I had to address a troubling article about Affirmative Action in Medicine that I came across. I do not wish to publicly share the link on the blog because I refuse to associate with such bitterness and hatred. Initially, my reaction was a mixture of concern and sorrow. As a child, I learned that affirmative action is a method utilized by various institutions to consider ones gender, race, religion, or national origin as a benefit. Many people forget that affirmative action is not just about race. It is about providing individuals who have been on the receiving end of discrimination with positive treatment. But many people do not believe that such people deserve a life free of oppression and discrimination.
Photo Credit: Navy Medicine Diversity
How affirmative action relates to medicine is an issue that I am going to discuss at a later time. In the meantime, I have read articles like “Racism in Medicine in American Must Be Exposed” by Dr. Sawraj Singh, M.D. and “Affirmative Action in Medicine” by Dr. James L. Curtis, M.D. to educate myself on the controversial topic. I have also read articles that challenge the role of affirmative action in medicine.
Before I even begin to share my opinion about a difficult topic, I want all future medical doctors to know this: if you think that people are discouraging you from applying to medical school for any reason, help them understand by showing them that your faith in yourself is far greater than your fear. It does not matter who you are, show people that your passion knows no limitation.
I encourage students to show that they are not swayed by oppression under any circumstances. Our experiences, both positive and negative, contributed to our personal growth and desire to pursue medicine. However, if you want to pursue a career in medicine but you are sensitive to the derogatory statements of others and allow those opinions to alter your path, maybe medicine is not the field for you.
Growing up, my race was a source of insecurity for me. I attended schools to where the minority population was so low that it included only myself. I dreaded activities like physical education and recess because I knew it would be the time when people would say and do awful things to me. I chose to pass up on opportunities that could have positively changed my outlook on society. Simply for the fear that, regardless of who I was, my race would always be the underlying issue. Can you imagine growing up like that? To have ones personality hindered at an early age because of insecurity is tragic. I found a few articles on the topic that I will read when I have the time.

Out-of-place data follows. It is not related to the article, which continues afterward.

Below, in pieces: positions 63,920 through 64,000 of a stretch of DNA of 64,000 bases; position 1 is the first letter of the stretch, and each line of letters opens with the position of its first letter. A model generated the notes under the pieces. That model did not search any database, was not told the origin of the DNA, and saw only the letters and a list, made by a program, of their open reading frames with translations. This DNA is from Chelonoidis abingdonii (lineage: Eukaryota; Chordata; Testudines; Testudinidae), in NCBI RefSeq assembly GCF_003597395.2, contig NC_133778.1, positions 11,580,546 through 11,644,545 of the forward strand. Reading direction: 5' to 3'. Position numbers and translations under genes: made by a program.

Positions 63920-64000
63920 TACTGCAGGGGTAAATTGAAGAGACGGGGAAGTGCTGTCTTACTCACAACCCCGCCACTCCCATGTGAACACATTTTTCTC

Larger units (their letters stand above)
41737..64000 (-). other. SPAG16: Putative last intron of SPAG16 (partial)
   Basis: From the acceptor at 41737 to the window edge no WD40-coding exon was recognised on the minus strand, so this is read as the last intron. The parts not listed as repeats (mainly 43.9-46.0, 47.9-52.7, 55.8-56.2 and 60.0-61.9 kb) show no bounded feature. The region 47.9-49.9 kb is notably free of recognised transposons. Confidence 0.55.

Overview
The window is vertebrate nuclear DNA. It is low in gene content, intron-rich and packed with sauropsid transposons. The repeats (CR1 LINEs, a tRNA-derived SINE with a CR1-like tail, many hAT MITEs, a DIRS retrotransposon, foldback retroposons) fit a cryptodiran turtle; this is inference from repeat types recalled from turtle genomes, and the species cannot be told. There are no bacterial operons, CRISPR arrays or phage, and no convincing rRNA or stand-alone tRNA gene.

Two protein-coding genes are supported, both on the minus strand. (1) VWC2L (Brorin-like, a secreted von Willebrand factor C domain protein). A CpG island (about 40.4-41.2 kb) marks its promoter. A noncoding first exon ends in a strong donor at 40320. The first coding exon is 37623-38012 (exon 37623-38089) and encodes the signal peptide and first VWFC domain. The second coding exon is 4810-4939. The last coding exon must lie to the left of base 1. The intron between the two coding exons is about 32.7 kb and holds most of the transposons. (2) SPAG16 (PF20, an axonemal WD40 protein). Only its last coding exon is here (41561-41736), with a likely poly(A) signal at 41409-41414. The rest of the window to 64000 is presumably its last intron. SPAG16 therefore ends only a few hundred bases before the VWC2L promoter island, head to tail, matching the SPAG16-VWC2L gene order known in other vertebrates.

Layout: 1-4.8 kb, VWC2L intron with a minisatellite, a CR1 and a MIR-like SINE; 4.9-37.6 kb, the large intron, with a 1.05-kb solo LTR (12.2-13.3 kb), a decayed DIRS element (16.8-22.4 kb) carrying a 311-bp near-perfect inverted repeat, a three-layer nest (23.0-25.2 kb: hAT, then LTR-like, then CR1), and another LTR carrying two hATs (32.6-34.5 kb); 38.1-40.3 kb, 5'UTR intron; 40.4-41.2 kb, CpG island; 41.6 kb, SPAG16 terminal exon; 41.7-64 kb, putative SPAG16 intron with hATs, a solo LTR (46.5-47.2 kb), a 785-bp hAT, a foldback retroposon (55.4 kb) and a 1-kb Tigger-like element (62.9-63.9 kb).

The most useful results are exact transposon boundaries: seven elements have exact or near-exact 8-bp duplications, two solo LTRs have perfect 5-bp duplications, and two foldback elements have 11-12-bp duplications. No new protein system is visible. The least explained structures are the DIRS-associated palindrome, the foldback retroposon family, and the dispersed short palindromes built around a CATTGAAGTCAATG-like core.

Racism feels as though it will never end but I learned that my sensitivity to racism stops when I insist on disregarding it. It is painful to stumble across the spiteful words of a bitter, troubled individual. I wonder what hatred fuels them. Will I come across such a person in my medical career? What will I say to them? Will I treat them differently?
I absolutely refuse to treat any patient that I encounter in my medical career with nothing but the utmost respect and dignity. It does not matter how much they hate me, I know that I want to dedicate my life to the people who compromise the cultural and clinical morphology of medicine. The day that I disrespect a patient, peer, or colleague is the day that I’ll need to seriously reevaluate my life choices.
Photo Credit: “Racism in Medicine in America” by Dr. Sawraj Singh, M.D.
I have received messages from high school, pre-medical and post-baccalaureate students who experienced similar problems regarding their individual races. I want to tell them this again: disregard those who want to discredit you and deter you from your goals.
If your passion is to help people and contribute positively to the lives of your future patients with your unique personal and academic experiences, please continue on your path. Do not let spite and bigotry prevent you from doing just that.
- Front Page Image from “Race and the White Coat” by Rahul K. Parikh, M.D.